I've been painting a lot of German tanks recently.


Like...


A lot.  

For me anyway.   Either way, much like a 3RTR British tankee in 1945, I'm sick to death of seeing Dunkelgelb (German - dark yellow; the camo colour used to paint German armour from 1943 onwards).

So, it's time for a break.

Last salute I picked up some Deadman's Hand stuff.  Deadman's hand is a Cowboy skirmish game that has a pretty neat card based activation system and a suitably "beer and pretzels" mentality to make it a fun secondary game.  Great Escape Games had a starter deal on of the rulebook, a gang and some templates so I decided to invest the small amount of money required.  

I opted for the Pinkertons.

The Pinkertons, or Pinkerton Detective Agency, were the Cowboy equivalent of Blackwater ( a Private Military Contactor that became infamous in Iraq post 2003).  The agency provided private detectives, guards, bounty hunters, labour dispute infiltrators ('strike breakers') and even soldiers.  It even rivalled the US Army at the time for man power!

The Pinkertons get reflected as both hero and villains, mostly the latter, in popular culture.  The Sherlock Holmes series, contemporary with their height, has one story with a Pinkerton as the hero.  By contrast, the TV show "Penny Dreadful" has them as bad guys (at least, opposed to one of the main characters) and the video game "Bioshock Infinite" has the main character be a former Pinkerton largely hiding from his violent past.

But perhaps their most significant appearance is the film Pale Rider.  This Clint Eastwood flick has him play a 'Preacher with a past' helping a settlement fight back against a mining operation.  The antagonist calls for the help of a Marshall who will uphold the law of whom ever is paying him.


Pinkertons from Pale Rider

Whilst never explicity called "Pinkertons", I've always assumed that they were, and the guys at Great Escape Games seem to agree!  

Just look at that boss!
Just look at the boss!

Onto the painting. I pretty much just use Vallejo Model Colour but I’ll note any non-Vallejo paints.

First, I prepped the models and applied Vallejo Coarse Pumice to add some texture to the base.  I'm a recent convert to this stuff, having been more of a ready mix polyfiller kind of guy, but this stuff is so easy to use in comparison and gives a much better result.  Plus that big tub goes along way.


Tough and gritty.  Just like my boys!

Next, I got the airbrush out and gave each model a good coat of Black Vallejo Surface Primer.  This is an airbrushable self-levelling polyurethane primer.  It gives a very good undercoat, even with my poor airbrushing skills.  It’s also available in different shades and I use the German Dark Yellow one to simultaneously prime and base my German armour.  Here the black one gives a good undercoat that I can build up from.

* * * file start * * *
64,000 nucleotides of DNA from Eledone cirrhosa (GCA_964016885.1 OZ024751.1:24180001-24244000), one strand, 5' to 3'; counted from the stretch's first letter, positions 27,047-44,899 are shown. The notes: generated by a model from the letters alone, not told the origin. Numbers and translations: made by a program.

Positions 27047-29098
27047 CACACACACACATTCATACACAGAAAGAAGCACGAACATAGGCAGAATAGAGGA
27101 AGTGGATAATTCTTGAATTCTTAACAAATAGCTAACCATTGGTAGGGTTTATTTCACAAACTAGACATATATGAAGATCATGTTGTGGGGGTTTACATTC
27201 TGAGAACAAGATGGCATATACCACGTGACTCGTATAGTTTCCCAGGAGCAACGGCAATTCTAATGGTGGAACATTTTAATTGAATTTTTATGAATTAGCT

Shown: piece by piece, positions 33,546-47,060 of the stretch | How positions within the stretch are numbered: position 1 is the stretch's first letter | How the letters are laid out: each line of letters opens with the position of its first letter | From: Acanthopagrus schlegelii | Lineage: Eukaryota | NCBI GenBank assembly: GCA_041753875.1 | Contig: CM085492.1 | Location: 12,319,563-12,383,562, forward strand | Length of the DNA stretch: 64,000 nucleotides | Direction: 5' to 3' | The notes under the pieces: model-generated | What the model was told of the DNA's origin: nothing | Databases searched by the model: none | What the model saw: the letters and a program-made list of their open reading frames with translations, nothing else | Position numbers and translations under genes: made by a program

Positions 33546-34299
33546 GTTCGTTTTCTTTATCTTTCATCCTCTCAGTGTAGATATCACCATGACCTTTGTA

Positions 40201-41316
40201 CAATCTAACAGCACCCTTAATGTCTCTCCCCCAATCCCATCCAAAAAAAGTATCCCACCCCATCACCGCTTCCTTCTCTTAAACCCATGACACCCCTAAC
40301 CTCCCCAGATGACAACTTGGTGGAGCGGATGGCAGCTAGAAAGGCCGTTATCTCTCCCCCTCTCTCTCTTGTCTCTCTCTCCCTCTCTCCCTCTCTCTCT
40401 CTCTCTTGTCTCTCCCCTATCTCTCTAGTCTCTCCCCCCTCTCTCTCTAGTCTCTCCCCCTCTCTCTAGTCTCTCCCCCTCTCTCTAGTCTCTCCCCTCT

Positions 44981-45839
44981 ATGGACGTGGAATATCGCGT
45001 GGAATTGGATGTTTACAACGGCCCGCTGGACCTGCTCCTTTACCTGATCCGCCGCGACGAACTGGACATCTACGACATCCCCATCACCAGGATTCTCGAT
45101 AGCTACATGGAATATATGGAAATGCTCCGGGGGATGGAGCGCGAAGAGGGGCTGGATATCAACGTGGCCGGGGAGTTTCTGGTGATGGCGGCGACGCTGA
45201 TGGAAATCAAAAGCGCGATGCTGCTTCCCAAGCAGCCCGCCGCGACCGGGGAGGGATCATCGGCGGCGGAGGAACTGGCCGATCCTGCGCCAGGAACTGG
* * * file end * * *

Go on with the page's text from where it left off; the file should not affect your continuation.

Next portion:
From here on out its brush work.  I use a three colour layering technique to build up from a shade colour to a mid-tone to a highlight, with an intermediate 50:50 mix between pure colours.

With 28mm figures I tend to work my way out with areas of skin the deepest part of the model, then the main layer of clothes, then webbing, etc.  This minimises the risk of accidentally covering a previously painted region.

The skin areas are painted using a base coat of Beige Brown, followed by Beige Red then Basic Skin-tone.  This gives a good general purpose Caucasian flesh tone.


When Ninjas and Cowboys meet...

Next, I worked on the exposed trousers, neckerchiefs and waist coats. Three figures have their coats fully buttoned which cuts down on the painting time!  I used colour combinations form my WWII painting to achieve the following effects:
Red – Leather Brown base, Flat Brown mid tone, Cavalry Red highlight. (taken from US Para boots)

Blue – German Grey base, Luftwaffe Blue mid tone, Pale Grey Blue highlight. (taken from Luftwaffe uniforms)

Green Grey – German Field Grey base, Green Grey mid tone, Stone Grey highlight (taken from German webbing)

The boss’s pinstripes were achieved by thinning down London Grey and painting fine lines, stopping in the deepest shadows to try and create some definition.


The boss clearly has a scotchguarded jacket.

Next was the trenchcoats.  I decided to copy a colour combination advised for WWII US Army trousers and I think it works well.  I went with a base of German Camo Medium Brown, a mid-tone of US Field Drab and then a highlight of Khaki

Finally, the hats. 

Grey hats were London Grey, followed by Sky Grey, finishing with Pale Grey Blue.

Brown Hats were Medium Camo Brown, English Uniform and then Green Brown (taken from painting British battledress).

Beige Hates were Green Brown, followed by Middlestone followed by German Cam Beige.  Ironically considering I was escaping from German armour, this is what I use to paint them!

After that, it’s just a case of getting the airbrush back out and applying two coast of Klear floor polish to seal and then a coat of matt varnish to take the shine off.


I don't think your just getting a ticket this time...


Bounty Hunter always gets his man, or women in these more gender enlightened times...



Almost certainly not reaching for his TicTacs...


Everyone loves a redhead


This guy sure does enjoy stroking his holster.
There is no euphemism here


Long arms of the law

 

Job done!

So, 28mm itch scratched, its time to go back to 15mm and I’m pondering what to paint next.  German Volksgrenadiers or Caunter scheme Honey Stuarts.  Decisions, decisions…